Now Reading


by Tim Rousseau

Now you have conceived and shall bear a son; you shall call him Ishmael, for the Lord has given heed to your affliction.” 

The young boy goes to bed and kisses his mother goodnight. He goes to bed and closes his eyes and wishes his family good sleep. He goes to bed again and wishes he could not but he is only six years old and must go to sleep because his mother says he must. Likewise, he goes to school even though he knows his teachers are liars.  

“Mother,” he says one day, “tell me about my brother.” 

“I will not,” she says. And that is the end of it, but the boy knows it won’t really be the end of it forever. The boy goes to bed and dreams of beasts and bodies and himself among them, flittering between flames and wreckage.

When they have finished their testimony, the beast that comes up from the bottomless pit will make war on them and conquer them and kill them, and their dead bodies will lie in the street of the great city that is prophetically called Sodom and Egypt, where also their Lord was crucified.”

The young boy wakes in the night from a nightmare. He runs to his mother’s bedroom and screams in terror.

“Mother, I feel like I’m dying.”  

“You’re not dying.”  

“I feel like I am.”  

“It was just a bad dream.”  

“In the dream I was dying.”  

“How would you know what dying feels like? How do you know what dying is? You’re six.”  

The boy does not have a good answer to this and so goes back to bed and returns to his  dreams of dying. 

Grace to you and peace from him who is and who was and who is to come.” 

The boy plays on the floor of the living room with his action figures of God and the prophets and other important things while his mother reads her tabloids on the couch. “When will we see Father again?” the boy asks.

“You’re interrupting my reading,” his mother says. “We’ll see him soon enough.”

“What are you reading about?”  

“You’ll understand when you’re older and wiser.”  

The boy wants to protest, but isn’t old enough or wise enough and so returns to his action figures.  

Sarah conceived and bore Abraham a son in his old age, at the time of which God had spoken to him.” 

The day is again over and the boy again goes to sleep, though he protests fiercely until his mother carries him and places him under the covers.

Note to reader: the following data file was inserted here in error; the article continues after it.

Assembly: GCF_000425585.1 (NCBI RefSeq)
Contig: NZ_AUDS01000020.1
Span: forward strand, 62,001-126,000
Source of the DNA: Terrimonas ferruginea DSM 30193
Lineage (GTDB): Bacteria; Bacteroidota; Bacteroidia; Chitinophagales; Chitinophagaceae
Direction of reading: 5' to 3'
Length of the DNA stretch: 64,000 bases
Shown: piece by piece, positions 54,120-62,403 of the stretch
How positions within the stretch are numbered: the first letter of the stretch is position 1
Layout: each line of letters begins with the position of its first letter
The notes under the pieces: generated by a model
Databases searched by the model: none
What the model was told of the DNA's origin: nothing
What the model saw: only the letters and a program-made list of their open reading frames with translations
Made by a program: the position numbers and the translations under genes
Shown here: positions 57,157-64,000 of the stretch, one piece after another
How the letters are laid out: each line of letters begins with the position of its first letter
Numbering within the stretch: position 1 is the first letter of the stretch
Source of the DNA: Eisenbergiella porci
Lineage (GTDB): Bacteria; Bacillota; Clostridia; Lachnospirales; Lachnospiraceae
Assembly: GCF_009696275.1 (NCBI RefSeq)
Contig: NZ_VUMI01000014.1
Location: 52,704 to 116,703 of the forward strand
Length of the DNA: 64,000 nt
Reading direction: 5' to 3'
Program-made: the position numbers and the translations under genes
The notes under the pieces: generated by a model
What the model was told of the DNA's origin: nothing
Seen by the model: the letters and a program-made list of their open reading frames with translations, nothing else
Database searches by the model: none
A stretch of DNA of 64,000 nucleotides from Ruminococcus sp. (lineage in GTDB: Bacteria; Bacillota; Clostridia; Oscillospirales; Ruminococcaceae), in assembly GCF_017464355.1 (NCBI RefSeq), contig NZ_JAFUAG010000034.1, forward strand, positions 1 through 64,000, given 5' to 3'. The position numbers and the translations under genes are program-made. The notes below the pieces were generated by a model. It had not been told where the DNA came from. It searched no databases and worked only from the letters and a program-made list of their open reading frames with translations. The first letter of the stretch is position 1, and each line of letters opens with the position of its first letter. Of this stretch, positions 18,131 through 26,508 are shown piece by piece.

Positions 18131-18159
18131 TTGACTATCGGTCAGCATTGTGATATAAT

“If I go to sleep,” the boy says, “I’ll die again.”  

“You’ve never died before. How would you die again?” 

“How do you know?”  

“Because I’m your mother and I know these things.”  

“Have you ever died before?”  

“No, I have not.”  

“Then how do you know?”  

“Because I know death. Now, go to sleep.”  

The boy does not know how his mother could know death and not have died herself before. She may as well know what the sun feels like without ever having gone outside. Only, death is not like the sun. Instead it is cold and somber and he could not play with his action figures.  

For three and a half days members of the peoples and tribes and languages and nations will gaze at their dead bodies and refuse to let them be placed in a tomb; and the inhabitants of the earth will gloat over them and celebrate and exchange presents, because these two prophets had been a torment to the inhabitants of the earth.”

On a fresh morning, the boy sits at his desk in his teacher’s classroom and listens to the lecture of the day. The other students eagerly focus on the old man standing by the chalkboard while the boy doodles pictures of another young boy with eyes closed and arms crossed. 

“Young man, what are you doodling there while I teach you knowledge of the world that is of the utmost importance?”  

“This is a picture of my older brother.”

“And why are you doodling a picture of your brother while I teach you knowledge of the world that is of the utmost importance?”  

“Because I want to know what he looks like.”  

“How can you draw a picture if you do not know what the thing you are drawing looks like?”

“I asked him and this is how he told me to draw him.”  

“It looks like he’s dead.”  

“He is dead.”  

The rest of the boy’s class snickers as their teacher grows frustrated with the boy’s flagrant lack of respect for his authority.  

“I am teaching you knowledge of the world that is of the utmost importance. Put your doodles away and pay attention to me.”  

“You are not teaching me knowledge of the world that is of the utmost importance. I already know what is of the utmost importance.”  

“Now that’s enough. Put that away and listen to my lecture.”